Tuesday, 3 April 2018

Fixing farm worker housing - a draft policy submission

The Social Platform  for Decent Work in Agriculture (DWIA) was established  to record, connect and amplify the impacts of social dialogue initiatives (SDI) within the fruit and wine value chains of the agricultural sector in the Western Cape.
Various SDIs have been set up with the broad aim of improving living and working conditions on farms and pack houses.
The Ethical Trading Initiative (ETI) has partnered with the Labour and Enterprise Policy Research Unit (LEP) at UCT and Phuhlisani NPC to facilitate linkages between diverse SDIs and explore issues of common interest between them.
Farm worker housing, access to services and tenure security have emerged as key focus areas. Certain SDIs, such as the Laborie Initiative have commissioned research on this topic.  DWIA workshops were also held during 2017 to discuss what could be done in this area.
It was agreed that organisations contributing to the DWIA initiative would contribute to the preparation of a policy brief and discuss a joint submission to government.



Why is there a new for policy review?

  • Farmworkers have been poorly served by housing policy:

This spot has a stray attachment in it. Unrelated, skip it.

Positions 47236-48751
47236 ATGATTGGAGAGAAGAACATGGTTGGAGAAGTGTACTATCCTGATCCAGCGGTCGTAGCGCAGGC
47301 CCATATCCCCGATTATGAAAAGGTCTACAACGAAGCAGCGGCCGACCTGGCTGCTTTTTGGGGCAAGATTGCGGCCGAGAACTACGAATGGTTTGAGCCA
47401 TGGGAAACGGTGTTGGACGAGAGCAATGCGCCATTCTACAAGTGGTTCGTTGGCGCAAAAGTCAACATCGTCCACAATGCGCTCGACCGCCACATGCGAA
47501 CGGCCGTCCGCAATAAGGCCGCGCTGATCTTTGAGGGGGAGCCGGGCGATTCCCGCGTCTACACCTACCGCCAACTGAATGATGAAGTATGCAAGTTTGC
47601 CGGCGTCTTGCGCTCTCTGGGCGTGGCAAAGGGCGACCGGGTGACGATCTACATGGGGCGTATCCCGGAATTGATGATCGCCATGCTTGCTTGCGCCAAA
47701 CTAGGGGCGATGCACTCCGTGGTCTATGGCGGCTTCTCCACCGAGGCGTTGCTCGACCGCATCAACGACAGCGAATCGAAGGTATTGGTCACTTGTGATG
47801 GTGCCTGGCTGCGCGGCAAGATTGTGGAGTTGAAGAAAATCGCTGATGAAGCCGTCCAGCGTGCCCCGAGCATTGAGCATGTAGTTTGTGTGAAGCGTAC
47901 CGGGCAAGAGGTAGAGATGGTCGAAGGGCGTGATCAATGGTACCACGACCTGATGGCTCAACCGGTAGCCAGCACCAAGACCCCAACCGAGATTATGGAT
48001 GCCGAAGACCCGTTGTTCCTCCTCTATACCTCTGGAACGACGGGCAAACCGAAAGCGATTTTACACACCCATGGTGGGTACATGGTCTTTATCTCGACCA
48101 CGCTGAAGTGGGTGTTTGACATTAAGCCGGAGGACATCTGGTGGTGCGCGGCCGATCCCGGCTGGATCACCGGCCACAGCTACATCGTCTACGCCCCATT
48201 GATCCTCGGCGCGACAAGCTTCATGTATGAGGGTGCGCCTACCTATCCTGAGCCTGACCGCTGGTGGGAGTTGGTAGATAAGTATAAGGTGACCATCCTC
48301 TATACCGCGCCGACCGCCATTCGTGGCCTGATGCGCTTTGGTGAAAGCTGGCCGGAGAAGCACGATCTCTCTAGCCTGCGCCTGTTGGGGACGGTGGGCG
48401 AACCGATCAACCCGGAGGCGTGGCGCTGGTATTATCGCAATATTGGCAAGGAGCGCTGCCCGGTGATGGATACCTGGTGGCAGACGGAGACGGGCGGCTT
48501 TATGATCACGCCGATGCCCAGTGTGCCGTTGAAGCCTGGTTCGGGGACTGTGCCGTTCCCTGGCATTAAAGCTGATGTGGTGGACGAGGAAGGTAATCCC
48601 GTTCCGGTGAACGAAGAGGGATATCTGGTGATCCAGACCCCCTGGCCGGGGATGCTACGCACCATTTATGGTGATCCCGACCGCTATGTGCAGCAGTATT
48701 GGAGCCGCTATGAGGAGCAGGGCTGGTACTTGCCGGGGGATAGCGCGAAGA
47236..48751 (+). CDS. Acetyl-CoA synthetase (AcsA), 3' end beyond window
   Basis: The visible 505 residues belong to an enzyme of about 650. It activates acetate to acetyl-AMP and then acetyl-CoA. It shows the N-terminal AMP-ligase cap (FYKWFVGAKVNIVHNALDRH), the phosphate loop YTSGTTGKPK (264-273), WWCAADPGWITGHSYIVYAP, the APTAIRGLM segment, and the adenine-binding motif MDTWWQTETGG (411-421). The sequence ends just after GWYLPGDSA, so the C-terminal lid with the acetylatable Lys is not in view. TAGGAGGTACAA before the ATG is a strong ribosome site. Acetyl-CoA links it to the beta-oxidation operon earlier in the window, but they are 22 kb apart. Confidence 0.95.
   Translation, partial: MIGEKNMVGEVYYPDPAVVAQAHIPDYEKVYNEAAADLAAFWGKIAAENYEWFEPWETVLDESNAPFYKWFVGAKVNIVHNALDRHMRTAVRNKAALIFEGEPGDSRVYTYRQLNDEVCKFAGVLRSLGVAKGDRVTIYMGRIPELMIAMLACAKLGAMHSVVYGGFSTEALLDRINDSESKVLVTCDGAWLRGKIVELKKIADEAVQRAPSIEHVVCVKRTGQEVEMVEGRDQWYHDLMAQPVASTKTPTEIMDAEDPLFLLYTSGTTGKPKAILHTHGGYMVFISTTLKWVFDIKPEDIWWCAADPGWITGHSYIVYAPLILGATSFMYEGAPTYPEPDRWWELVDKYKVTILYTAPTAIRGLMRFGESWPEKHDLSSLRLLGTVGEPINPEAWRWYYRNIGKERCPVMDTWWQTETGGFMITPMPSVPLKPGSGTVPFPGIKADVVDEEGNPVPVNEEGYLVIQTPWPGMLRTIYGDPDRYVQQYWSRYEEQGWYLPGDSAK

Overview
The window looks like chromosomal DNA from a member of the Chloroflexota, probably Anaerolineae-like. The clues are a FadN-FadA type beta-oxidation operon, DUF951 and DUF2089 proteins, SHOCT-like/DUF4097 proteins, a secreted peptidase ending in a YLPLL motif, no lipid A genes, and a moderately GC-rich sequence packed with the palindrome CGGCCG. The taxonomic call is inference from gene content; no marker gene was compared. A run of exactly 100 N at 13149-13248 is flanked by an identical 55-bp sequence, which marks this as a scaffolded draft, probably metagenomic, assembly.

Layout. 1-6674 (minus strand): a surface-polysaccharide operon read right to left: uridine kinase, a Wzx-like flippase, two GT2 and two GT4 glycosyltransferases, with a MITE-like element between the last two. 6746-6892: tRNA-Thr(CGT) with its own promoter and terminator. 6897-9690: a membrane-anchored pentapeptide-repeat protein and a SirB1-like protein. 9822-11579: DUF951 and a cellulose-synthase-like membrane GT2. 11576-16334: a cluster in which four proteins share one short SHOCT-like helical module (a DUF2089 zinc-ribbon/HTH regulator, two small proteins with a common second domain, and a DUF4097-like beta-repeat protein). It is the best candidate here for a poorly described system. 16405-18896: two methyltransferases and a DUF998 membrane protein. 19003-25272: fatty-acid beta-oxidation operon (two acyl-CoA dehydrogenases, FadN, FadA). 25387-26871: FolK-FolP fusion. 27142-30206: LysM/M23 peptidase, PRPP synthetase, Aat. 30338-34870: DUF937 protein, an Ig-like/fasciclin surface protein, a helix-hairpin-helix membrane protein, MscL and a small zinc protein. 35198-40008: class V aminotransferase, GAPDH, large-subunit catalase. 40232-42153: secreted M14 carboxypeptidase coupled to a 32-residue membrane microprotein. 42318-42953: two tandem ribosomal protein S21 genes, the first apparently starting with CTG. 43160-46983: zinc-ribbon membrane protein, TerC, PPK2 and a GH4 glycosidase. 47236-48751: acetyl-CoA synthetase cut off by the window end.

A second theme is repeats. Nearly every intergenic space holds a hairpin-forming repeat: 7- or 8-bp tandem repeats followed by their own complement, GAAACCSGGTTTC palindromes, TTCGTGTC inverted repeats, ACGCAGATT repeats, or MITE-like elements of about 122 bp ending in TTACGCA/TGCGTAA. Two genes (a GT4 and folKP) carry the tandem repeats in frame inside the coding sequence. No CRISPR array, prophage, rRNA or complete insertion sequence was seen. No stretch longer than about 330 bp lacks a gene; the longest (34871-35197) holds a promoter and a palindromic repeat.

• The setting of standards for farm worker housing on farms remains fragmented and inadequate.
  • On-farm hostels for seasonal workers remain largely unregulated.
  • Responsibilities for oversight and compliance with existing standards remain unclear and poorly capacitated
  • In practice, farmworkers’ access to housing on farms remains conditional on their employment. Losing a job is often a prelude to eviction and homelessness.
  • The pattern of casualisation and externalisation of labour, which has come to characterise labour intensive sub sectors within the agricultural industry, is displacing workers off farm.
  • Many displaced workers have no alternative but to enter informal settlements in small rural towns where local municipalities are already struggling to address housing and service backlogs.
  • The overwhelming majority of farmworkers are not registered on the housing demand database which is required to be eligible for a housing subsidy.
  • Apartheid era subsidies and tax incentives designed to encourage owners to invest in improved living conditions and social infrastructure on farms were withdrawn without effective alternatives being introduced.
  • The Farm Residents Subsidy introduced as part of the National Housing Code has failed to attract a single subsidy application.
  • The status of  the proposed farm worker house and land ownership programme put forward under the Operation Phakisa initiative remains unclear.
  • There is currently no coherent national policy on farm worker housing.

Make your voices heard

You can view a four pager and comment on a longer policy submission. Access the folder here
This draft submission wiull be discussed at the DWiA workshop in Paarl on 12 and 13 April 2018

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